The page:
Vatican News

The Vatican press office has turned over, again. There are new challenges ahead

The Vatican press office has turned over, again. There are new challenges ahead

The Vatican press office may be second only to the White House communications department when it comes to ranking the world’s busiest public relations operation.

Like President Donald Trump, Pope Francis and the Holy See are in some serious need of daily damage control. The resurfacing of the clergy sex abuse scandal — year after year for decades — and the allegations that led to the downfall of former cardinal Theodore McCarrick have been the Vatican’s biggest PR headaches over the past year.

Responsible for handling the Holy See’s messaging on the clergy scandal and a host of other issues will be a retooled press office. Much of the turmoil that has surrounded the pope and the Catholic church over the past year called for an overhaul of the Holy See’s press operation.

The past two weeks has seen a flurry of announcements, including the naming of a new press office director and vice director (more on this position further down), two of the biggest jobs at the Vatican held by lay people.  

Pope Francis appointed Matteo Bruni as director of the Holy See Press Office earlier this month, replacing Alessandro Gisotti who’d been serving in the role on an interim basis following the abrupt resignations of Greg Burke, a former Fox News Channel reporter, and Paloma Garcia Ovejero, who had also worked as a journalist in her native Spain, at the end of last year. Gisotti was in charge throughout the Archbishop Carlo Maria Vigano saga. Vigano has claimed that Francis covered up the misconduct of McCarrick, something the pontiff has repeatedly denied.

With Bruni’s appointment, Gisotti has been given the role of vice editorial director of the Dicastery for Communication. He will serve under editorial director Andrea Tornielli, who’s been in the job since December, and Paolo Ruffini, prefect of the Dicastery for Communication since July 2018.

Bruni, Gisotti, Tornielli and Ruffini are all Italians, experienced PR men loyal to the church.

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Vatican archives coverage was missed chance to dig into John Paul II's Jewish outreach

Vatican archives coverage was missed chance to dig into John Paul II's Jewish outreach

The announcement by Pope Francis that the Vatican had decided to open up the its archives on World War II-era Pope Pius XII — long criticized by many for staying largely silent during the Holocaust and the horrors committed by the Nazis — flooded the internet.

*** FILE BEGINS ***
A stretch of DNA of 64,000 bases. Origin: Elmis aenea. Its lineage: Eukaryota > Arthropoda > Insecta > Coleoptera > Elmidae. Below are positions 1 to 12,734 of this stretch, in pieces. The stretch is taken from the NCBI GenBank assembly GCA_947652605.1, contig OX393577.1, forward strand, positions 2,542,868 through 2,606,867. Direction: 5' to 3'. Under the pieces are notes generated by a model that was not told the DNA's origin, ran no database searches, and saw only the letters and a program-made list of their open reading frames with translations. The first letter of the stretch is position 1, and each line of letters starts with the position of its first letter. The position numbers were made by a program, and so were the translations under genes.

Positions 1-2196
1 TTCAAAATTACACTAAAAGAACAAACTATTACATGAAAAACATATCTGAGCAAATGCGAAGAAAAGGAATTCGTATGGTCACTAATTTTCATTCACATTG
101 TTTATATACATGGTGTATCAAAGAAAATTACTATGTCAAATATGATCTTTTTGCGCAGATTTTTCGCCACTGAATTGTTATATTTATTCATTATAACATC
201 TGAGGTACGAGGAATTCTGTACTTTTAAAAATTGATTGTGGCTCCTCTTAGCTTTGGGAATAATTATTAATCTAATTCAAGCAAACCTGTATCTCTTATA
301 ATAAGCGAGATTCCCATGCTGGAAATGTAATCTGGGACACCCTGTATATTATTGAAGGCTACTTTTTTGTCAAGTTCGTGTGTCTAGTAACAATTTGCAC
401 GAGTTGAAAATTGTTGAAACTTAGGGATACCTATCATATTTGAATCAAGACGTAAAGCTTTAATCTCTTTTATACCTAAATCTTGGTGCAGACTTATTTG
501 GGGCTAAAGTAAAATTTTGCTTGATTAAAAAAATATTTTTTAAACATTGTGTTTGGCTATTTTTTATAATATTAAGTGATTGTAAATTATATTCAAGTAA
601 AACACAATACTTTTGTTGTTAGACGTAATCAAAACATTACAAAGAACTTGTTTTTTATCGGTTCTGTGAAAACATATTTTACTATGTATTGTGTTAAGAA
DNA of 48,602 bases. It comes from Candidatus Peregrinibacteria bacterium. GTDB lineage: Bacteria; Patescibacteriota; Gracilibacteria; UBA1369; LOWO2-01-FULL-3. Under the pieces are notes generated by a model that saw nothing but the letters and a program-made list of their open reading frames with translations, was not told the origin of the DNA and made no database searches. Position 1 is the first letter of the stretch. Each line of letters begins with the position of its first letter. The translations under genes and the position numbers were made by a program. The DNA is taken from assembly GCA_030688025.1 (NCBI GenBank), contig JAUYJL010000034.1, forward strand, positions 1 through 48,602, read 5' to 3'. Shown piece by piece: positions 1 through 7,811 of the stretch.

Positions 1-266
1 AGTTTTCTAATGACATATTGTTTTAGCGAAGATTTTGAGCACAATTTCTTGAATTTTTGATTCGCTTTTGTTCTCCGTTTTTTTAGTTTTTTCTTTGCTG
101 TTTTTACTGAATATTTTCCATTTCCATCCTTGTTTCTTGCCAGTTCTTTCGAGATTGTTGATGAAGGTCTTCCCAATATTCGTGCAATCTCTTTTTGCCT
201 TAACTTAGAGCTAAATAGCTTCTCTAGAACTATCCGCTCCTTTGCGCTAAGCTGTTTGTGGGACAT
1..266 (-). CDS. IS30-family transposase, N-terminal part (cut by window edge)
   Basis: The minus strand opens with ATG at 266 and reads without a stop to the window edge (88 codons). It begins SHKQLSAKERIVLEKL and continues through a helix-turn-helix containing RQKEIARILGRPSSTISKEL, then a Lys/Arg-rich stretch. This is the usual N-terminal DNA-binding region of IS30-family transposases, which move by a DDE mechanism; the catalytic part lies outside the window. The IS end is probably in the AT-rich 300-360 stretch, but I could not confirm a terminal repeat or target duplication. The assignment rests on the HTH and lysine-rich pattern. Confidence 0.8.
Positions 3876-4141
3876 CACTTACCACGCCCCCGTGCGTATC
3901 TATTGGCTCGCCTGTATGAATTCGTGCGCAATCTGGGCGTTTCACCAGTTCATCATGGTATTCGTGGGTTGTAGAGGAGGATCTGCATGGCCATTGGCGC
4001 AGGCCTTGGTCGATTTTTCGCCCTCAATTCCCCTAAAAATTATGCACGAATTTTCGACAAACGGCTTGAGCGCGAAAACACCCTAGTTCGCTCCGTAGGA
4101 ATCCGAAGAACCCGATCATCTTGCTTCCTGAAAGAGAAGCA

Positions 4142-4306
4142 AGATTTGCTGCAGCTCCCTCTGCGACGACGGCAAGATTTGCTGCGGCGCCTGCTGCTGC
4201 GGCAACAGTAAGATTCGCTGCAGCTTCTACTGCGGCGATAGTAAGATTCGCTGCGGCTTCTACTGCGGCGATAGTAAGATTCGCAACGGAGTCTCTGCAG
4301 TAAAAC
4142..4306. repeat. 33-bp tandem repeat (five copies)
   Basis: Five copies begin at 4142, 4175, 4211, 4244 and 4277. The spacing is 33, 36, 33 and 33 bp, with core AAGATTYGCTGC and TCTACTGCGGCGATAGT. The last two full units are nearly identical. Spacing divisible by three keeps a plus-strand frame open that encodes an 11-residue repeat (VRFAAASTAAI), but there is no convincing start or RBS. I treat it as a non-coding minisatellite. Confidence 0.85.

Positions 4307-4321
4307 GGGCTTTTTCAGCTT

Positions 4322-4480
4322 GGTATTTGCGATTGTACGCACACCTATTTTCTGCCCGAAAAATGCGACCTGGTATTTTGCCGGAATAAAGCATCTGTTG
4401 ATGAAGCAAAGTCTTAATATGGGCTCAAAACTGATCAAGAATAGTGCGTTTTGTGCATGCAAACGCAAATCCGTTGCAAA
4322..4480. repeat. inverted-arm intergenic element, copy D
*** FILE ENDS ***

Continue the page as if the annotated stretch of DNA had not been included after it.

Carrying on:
Got news? Words like “secret” and “files” are catnip for editors looking to fill news budgets at the start of the week.

That’s why the so-called “Friday news dump” has become such a thing in recent years, especially among politicians attempting to bury bad news at the start of the weekend when people pay less attention. In the case of Pope Francis, there’s no hiding an announcement that could forever alter Catholic-Jewish relations going forward.

Lost in all the intrigue of these Holocaust-era archives was the chance by mainstream news outlets to give some broader context for what all this means regarding Catholic-Jewish relations and the complicated history between these two faith traditions. There are several factors as to why the news coverage didn’t feature more depth. The lack of religion beat writers (an issue discussed on this website at great length over the years) and the frenetic pace of the internet to write a story (and quickly move on to another) are two of the biggest hurdles of this story and so many others.

A general sweep of the coverage shows that news organizations barely took on the issue — or even bothered to give a deeper explanation — of past Christian persecution of Jews and the efforts made since the Second Vatican Council, and later by Saint Pope John Paul II, to bring healing to this relationship.

The news coverage surrounding the announcement that the archives would be released in 2020 — eight years earlier than expected — was largely collected from an article published in Italian by Vatican News, the official news website of the Holy See. In it, Pope Francis is quoted as saying, “The church is not afraid of history. On the contrary, she loves it and would like to love it more and better, just as she loves God.”

What would have triggered a “sidebar story” or a “timeline” in the days of newspapers, is largely lost in the digital age. Both would have certainly included the name and work of John Paul II.

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